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News

Scarborough Observer May 2012

Courtesy // Cammie McGinnis

Nino Meese-Tamuri // Scarborough Observer

A recent check found this home, priced just shy of $3 million, to be the most expensive home on Scarboroughs market...

And this two-bedroom townhouse, at $118,000, was Scarboroughs least expensive.

Where is your home on the range?


nmeesetamuri@torontoobserver.ca How much luxury can money buy in Scarborough? You have to visit the private neighbourhood overlooking the Scarborough Bluffs to find out. Nestled among other million-dollar properties lies Scarboroughs most expensive home, or at least it was during a recent check. Priced at $2,995,000, the 9,000-square-foot home requires you to have a rather large piggy bank. What do you get for that price? The spacious house features six bedrooms with a matching number of bathrooms, six additional living areas, a fitness and games room, a state-of-the-art openconcept kitchen, a huge backyard, and a pool. However, sitting on two acres of land right near the edge of the Bluffs, the view

Housing stats
l The average home in Scarborough stays on the market for 30 days before being sold or taken off the market. l The average home price in Scarborough is about $450,000. l The average home price in the GTA is over $530,000. l The average home price in the GTA has increased by 5% since last year. l Scarborough home prices, on average, are the least expensive in the GTA.

The highs, lows of Scarborough real estate

Nino Meese-Tamuri

is the houses true selling feature. But real estate agent Peter Edwin Baker said that selling luxury properties in Scarborough can prove challenging because of the areas reputation. When people hear Scarborough, they often dont realize that there are $3-million houses here, said Baker, who was charged with selling Scarboroughs top luxury home. Another deciding factor is price. The homes list price

was recently reduced by $200,000 from its original price of $3,195,000. The sweet spot for top high-end properties in Scarborough is probably between $3,000,000 and $3,500,000, Baker said. The highest price that a home ever sold for in Scarborough was $3,500,000. Baker said he is certain that prices in Scarboroughs luxury market wont rise to such levels any time soon, especially since demand is low. SO

Immigrant language tests leave some tongue-tied


Leslie Emmons
lemmons@torontoobserver.ca

etting into Canada to work just got a little harder. Immigration Minister Jason Kenney recently announced that starting July 1, newcomers under the Provincial Nominee Program in low-skilled professions will have to take a mandatory test in French or English before theyre allowed into Canada.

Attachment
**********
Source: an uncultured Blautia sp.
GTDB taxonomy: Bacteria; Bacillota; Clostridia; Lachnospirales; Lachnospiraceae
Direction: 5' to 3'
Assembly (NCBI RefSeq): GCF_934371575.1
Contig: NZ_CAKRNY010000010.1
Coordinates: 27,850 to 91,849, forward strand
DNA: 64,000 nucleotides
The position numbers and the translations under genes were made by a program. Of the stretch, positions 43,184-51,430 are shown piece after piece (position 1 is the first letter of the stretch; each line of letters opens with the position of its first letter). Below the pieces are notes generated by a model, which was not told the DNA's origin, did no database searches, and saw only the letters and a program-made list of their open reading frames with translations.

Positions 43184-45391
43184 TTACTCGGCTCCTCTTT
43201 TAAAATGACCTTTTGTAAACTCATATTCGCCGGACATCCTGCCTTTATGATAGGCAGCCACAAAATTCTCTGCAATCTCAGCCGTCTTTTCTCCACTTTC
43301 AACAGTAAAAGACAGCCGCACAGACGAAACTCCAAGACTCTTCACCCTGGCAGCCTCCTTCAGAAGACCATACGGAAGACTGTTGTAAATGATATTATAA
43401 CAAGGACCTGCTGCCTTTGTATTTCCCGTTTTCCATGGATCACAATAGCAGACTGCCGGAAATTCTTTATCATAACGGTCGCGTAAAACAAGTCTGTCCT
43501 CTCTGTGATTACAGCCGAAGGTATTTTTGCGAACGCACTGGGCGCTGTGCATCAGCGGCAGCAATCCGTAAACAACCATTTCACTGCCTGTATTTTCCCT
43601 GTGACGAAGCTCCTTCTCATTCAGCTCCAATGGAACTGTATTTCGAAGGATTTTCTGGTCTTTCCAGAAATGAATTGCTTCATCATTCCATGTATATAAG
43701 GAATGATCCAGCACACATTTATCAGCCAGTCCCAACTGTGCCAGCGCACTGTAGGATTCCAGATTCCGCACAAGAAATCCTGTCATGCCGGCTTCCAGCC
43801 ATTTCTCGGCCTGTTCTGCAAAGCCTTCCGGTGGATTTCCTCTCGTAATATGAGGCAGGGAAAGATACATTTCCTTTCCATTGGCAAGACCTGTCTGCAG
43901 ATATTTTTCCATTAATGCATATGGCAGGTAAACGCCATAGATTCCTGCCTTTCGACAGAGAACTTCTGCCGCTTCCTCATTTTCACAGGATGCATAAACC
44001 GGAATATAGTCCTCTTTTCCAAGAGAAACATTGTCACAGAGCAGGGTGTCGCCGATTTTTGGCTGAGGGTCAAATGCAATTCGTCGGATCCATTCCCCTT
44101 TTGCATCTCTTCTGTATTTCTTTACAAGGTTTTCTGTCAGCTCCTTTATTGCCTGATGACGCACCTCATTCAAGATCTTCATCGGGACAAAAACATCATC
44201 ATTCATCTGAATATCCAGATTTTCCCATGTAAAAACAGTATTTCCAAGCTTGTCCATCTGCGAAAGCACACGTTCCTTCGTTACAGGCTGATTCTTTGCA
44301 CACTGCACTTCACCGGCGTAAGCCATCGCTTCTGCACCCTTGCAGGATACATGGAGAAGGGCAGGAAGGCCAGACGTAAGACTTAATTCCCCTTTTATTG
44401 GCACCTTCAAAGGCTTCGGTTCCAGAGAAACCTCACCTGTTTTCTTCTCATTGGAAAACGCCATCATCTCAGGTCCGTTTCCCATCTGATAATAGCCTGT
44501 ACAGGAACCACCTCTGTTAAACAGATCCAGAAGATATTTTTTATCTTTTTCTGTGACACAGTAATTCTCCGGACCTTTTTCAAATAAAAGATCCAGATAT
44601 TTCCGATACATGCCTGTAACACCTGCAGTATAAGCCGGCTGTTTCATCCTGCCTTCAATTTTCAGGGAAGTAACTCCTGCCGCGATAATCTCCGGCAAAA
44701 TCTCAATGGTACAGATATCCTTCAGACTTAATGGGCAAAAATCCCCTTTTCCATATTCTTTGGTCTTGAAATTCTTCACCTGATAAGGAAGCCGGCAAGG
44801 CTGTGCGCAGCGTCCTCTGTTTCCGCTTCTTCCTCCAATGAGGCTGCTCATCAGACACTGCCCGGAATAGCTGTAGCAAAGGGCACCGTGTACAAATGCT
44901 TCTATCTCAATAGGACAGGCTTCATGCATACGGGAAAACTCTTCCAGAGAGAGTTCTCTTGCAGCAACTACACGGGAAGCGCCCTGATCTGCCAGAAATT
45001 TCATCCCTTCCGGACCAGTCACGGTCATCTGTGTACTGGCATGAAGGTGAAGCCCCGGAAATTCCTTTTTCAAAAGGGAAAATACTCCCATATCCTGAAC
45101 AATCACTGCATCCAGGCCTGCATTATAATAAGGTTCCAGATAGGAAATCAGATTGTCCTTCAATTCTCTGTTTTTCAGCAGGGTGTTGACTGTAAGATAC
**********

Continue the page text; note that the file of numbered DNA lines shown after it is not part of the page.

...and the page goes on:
Jobs that dont involve much skill will now require potential workers to be tested on their reading, listening, writing and speaking skills. There are positives to this plan. It will be easier for immigrants to acclimate to the country and feel they are part of Canada, not just foreign visitors. But it still leaves a lot of questions. Many people come to Canada without knowing

l Opinion
English or French, but contribute greatly by doing the jobs that Canadianborn citizens choose not to do. According to the 2006 Statistics Canada census report for Scarborough, the area is home to more than 346,000 immigrants, which is over 57 per cent of that population. More than 334,000 residents are first-generation Canadi-

ans, and only 46 per cent of them speak English as their first language. Placing these language requirements on workers in areas such as trade, manufacturing, and sales can potentially make the pool of available applicants to these jobs smaller. Statistics Canada reported over 24 per cent of Scarboroughs population work in sales and services, while the manufacturing labour force provides over 15 per cent of industry in

the area. If someone comes from a country where they have never been exposed to English or French but is a good worker, how will they stand a chance on gaining entry? Many new workers learn the language when they arrive through exposure. It may prove better to look at potential workers credentials. If they are qualified, they can be enrolled in an English or French learning

program upon arriving in Canada. This new requirement makes one think that had these restrictions been in place generations ago, some of our family members may not have made it into Canada. So, while the language test can help assimilate immigrants to Canada, it is to be hoped it doesnt become a barrier that stops a strong work ethic with a potential to contribute to this country. SO

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